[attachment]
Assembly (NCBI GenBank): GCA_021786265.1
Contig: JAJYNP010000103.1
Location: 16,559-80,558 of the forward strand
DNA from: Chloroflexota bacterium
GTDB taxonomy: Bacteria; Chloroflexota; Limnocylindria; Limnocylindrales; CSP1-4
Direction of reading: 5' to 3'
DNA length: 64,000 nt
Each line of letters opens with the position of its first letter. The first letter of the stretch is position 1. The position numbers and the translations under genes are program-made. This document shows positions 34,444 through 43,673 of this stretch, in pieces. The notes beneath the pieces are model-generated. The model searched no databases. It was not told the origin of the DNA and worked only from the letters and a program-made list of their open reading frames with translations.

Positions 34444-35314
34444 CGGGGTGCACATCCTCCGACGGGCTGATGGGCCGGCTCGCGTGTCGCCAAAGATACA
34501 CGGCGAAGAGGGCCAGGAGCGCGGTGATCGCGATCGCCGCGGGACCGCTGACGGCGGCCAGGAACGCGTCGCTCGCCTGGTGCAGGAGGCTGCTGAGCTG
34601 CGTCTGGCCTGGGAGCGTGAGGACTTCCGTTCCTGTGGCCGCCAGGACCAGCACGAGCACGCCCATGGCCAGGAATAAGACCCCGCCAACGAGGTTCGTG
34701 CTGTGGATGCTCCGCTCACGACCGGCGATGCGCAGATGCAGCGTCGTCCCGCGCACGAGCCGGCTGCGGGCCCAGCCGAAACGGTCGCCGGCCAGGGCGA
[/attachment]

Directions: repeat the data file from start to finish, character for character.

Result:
Assembly (NCBI GenBank): GCA_021786265.1
Contig: JAJYNP010000103.1
Location: 16,559-80,558 of the forward strand
DNA from: Chloroflexota bacterium
GTDB taxonomy: Bacteria; Chloroflexota; Limnocylindria; Limnocylindrales; CSP1-4
Direction of reading: 5' to 3'
DNA length: 64,000 nt
Each line of letters opens with the position of its first letter. The first letter of the stretch is position 1. The position numbers and the translations under genes are program-made. This document shows positions 34,444 through 43,673 of this stretch, in pieces. The notes beneath the pieces are model-generated. The model searched no databases. It was not told the origin of the DNA and worked only from the letters and a program-made list of their open reading frames with translations.

Positions 34444-35314
34444 CGGGGTGCACATCCTCCGACGGGCTGATGGGCCGGCTCGCGTGTCGCCAAAGATACA
34501 CGGCGAAGAGGGCCAGGAGCGCGGTGATCGCGATCGCCGCGGGACCGCTGACGGCGGCCAGGAACGCGTCGCTCGCCTGGTGCAGGAGGCTGCTGAGCTG
34601 CGTCTGGCCTGGGAGCGTGAGGACTTCCGTTCCTGTGGCCGCCAGGACCAGCACGAGCACGCCCATGGCCAGGAATAAGACCCCGCCAACGAGGTTCGTG
34701 CTGTGGATGCTCCGCTCACGACCGGCGATGCGCAGATGCAGCGTCGTCCCGCGCACGAGCCGGCTGCGGGCCCAGCCGAAACGGTCGCCGGCCAGGGCGA